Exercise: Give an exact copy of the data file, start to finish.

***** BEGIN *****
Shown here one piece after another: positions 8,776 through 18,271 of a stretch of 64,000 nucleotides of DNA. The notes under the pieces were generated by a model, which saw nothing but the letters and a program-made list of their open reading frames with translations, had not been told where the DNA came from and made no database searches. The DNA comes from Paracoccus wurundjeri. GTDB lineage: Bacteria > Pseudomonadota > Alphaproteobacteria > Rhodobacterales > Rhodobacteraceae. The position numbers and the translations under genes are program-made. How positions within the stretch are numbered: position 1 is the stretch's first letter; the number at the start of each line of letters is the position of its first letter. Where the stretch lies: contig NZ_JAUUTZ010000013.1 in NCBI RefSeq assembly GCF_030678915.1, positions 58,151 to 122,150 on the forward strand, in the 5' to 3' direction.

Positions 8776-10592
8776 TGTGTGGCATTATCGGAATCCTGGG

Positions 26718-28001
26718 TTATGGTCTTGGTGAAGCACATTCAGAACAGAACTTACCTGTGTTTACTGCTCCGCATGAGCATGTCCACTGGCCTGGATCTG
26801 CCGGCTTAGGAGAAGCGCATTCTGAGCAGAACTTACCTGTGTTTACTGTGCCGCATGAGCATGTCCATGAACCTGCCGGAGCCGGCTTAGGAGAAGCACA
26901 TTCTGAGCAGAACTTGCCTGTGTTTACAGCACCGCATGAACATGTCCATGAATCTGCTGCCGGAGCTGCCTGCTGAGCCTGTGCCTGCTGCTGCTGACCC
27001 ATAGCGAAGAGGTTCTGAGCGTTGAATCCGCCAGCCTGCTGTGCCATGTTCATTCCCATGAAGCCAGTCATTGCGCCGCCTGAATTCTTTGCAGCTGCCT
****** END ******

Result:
Shown here one piece after another: positions 8,776 through 18,271 of a stretch of 64,000 nucleotides of DNA. The notes under the pieces were generated by a model, which saw nothing but the letters and a program-made list of their open reading frames with translations, had not been told where the DNA came from and made no database searches. The DNA comes from Paracoccus wurundjeri. GTDB lineage: Bacteria > Pseudomonadota > Alphaproteobacteria > Rhodobacterales > Rhodobacteraceae. The position numbers and the translations under genes are program-made. How positions within the stretch are numbered: position 1 is the stretch's first letter; the number at the start of each line of letters is the position of its first letter. Where the stretch lies: contig NZ_JAUUTZ010000013.1 in NCBI RefSeq assembly GCF_030678915.1, positions 58,151 to 122,150 on the forward strand, in the 5' to 3' direction.

Positions 8776-10592
8776 TGTGTGGCATTATCGGAATCCTGGG

Positions 26718-28001
26718 TTATGGTCTTGGTGAAGCACATTCAGAACAGAACTTACCTGTGTTTACTGCTCCGCATGAGCATGTCCACTGGCCTGGATCTG
26801 CCGGCTTAGGAGAAGCGCATTCTGAGCAGAACTTACCTGTGTTTACTGTGCCGCATGAGCATGTCCATGAACCTGCCGGAGCCGGCTTAGGAGAAGCACA
26901 TTCTGAGCAGAACTTGCCTGTGTTTACAGCACCGCATGAACATGTCCATGAATCTGCTGCCGGAGCTGCCTGCTGAGCCTGTGCCTGCTGCTGCTGACCC
27001 ATAGCGAAGAGGTTCTGAGCGTTGAATCCGCCAGCCTGCTGTGCCATGTTCATTCCCATGAAGCCAGTCATTGCGCCGCCTGAATTCTTTGCAGCTGCCT